Just outside the entrance to BBSP, we stopped by the roadside to admire a group of perhaps 40 Sandhill Cranes.
Pulling into the 40 Acre Lake parking lot, we noticed that the trees were very busy with birds. Within ten minutes I had seen Northern Mockingbird, Carolina Chickadees, Northern Cardinals, Tufted Titmouse, Yellow-rumped Warblers, Ruby-crowned Kinglets, Orange-crowned Warbler, Red-bellied Woodpecker and Blue-gray Gnatcatchers.
The picnic area had its usual complement of American Crows but we also came across a Hermit Thrush, American Pipit and Eastern Phoebe.
It was very cold and windy near the lake and perhaps because of this there were fewer birds than usual on the water. American Coots, Blue-winged Teal and Pied-billed Grebes were numerous, but we saw only a handful of Green-winged Teal, Common Moorhens and Black-bellied Whistling Ducks, plus a couple of Anhingas and Double-crested Cormorants.
As coots and moorhen presumably share the same taste in food, I would have expected them to squabble over territory. However, this Common Moorhen and American Coot appeared to be getting along well together.
This group of Blue-winged Teal was clearly in the sights of a small alligator.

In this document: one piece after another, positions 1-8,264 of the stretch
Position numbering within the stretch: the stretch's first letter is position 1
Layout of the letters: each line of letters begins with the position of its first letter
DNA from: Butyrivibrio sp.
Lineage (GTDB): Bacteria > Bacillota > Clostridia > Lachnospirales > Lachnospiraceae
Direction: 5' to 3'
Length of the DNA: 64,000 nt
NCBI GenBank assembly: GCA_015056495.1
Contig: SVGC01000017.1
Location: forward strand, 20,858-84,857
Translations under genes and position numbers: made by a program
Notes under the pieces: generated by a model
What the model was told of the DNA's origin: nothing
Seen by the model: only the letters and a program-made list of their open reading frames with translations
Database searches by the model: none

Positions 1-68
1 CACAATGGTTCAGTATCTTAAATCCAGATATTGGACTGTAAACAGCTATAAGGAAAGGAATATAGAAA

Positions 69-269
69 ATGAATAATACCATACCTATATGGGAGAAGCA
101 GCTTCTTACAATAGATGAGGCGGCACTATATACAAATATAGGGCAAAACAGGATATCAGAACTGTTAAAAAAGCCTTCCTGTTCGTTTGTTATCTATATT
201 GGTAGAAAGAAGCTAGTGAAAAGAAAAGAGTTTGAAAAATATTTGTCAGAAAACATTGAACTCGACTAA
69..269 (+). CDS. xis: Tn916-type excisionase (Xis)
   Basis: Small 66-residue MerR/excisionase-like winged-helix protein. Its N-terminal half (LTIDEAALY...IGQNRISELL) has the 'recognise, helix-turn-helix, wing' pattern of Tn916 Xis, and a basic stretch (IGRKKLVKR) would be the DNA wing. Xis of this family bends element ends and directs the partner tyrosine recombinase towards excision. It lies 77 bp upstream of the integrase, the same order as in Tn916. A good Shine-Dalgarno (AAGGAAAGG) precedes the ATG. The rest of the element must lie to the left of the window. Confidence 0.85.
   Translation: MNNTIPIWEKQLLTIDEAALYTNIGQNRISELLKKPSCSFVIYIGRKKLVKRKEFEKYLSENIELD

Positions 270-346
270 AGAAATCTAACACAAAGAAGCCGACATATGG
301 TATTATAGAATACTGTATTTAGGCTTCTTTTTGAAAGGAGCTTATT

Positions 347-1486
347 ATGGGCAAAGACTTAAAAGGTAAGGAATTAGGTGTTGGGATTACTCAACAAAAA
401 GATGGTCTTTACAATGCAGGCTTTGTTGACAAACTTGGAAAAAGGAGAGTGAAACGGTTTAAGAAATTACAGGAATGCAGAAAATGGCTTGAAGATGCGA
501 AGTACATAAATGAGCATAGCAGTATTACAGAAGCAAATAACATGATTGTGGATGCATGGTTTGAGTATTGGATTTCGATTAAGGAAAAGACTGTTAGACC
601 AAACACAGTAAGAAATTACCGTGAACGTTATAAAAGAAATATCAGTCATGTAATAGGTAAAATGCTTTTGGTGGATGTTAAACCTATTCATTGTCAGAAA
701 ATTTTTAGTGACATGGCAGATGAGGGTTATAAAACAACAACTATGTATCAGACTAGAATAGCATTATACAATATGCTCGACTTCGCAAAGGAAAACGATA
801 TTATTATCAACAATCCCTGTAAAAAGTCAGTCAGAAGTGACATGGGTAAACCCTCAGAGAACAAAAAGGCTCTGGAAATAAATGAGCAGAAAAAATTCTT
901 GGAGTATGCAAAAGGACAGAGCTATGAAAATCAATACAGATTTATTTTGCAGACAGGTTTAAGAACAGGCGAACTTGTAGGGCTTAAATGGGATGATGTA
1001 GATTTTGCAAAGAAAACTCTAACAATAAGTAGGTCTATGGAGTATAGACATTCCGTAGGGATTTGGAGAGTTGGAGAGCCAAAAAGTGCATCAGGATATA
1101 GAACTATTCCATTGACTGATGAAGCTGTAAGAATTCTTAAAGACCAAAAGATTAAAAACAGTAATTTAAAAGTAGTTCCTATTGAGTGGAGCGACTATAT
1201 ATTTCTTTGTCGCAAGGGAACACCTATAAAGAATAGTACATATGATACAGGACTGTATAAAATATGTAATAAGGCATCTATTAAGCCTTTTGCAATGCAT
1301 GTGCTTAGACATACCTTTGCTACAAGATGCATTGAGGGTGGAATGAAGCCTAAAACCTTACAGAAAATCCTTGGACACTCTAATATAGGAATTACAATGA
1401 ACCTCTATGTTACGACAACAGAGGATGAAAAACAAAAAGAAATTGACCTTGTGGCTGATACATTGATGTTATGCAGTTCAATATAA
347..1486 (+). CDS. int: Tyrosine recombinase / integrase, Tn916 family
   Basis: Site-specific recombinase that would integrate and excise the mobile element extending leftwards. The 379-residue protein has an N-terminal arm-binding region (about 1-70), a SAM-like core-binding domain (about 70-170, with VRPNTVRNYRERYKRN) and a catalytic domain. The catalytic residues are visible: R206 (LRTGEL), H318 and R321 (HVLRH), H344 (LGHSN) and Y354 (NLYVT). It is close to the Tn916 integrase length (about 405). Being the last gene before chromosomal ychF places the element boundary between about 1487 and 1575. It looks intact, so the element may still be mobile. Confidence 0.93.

The edges of the lake had dozens of Killdeer, as well as a Lesser Yellowlegs and a Wilson’s Snipe. Also rummaging at the water’s edge were several Savannah Sparrows and many Yellow-rumped Warblers.
Larger wading birds at 40 Acre were Great and Snowy Egrets, White Ibis, Great and Little Blue Herons, Tricolored Herons, and Roseate Spoonbills. There were also a couple of Caspian Terns.
We didn’t see any American Bitterns or rails, but the grasses and reeds back from the water had Lincoln’s Sparrows and Common Yellowthroat.
Elm Lake was much quieter than usual, with only a sprinkling of water and wading birds. Hoping to see Vermilion Flycatcher and Cinnamon Teal, I walked right around the lake without seeing either species. As compensation, I spotted my first Tree Swallows of the year and had good views of a Swamp Sparrow and several alligators.
This alligator seemed happy to pose for photos.
A picnic under the “Tropical Parula” tree didn’t produce any parulas but we were joined there by Tufted Titmice and a flock of Chipping Sparrows.
Overall, it wasn’t a great birding day, with a total of 43 species and no uncommon birds. However, BBSP is always beautiful and we certainly enjoyed our three hours there.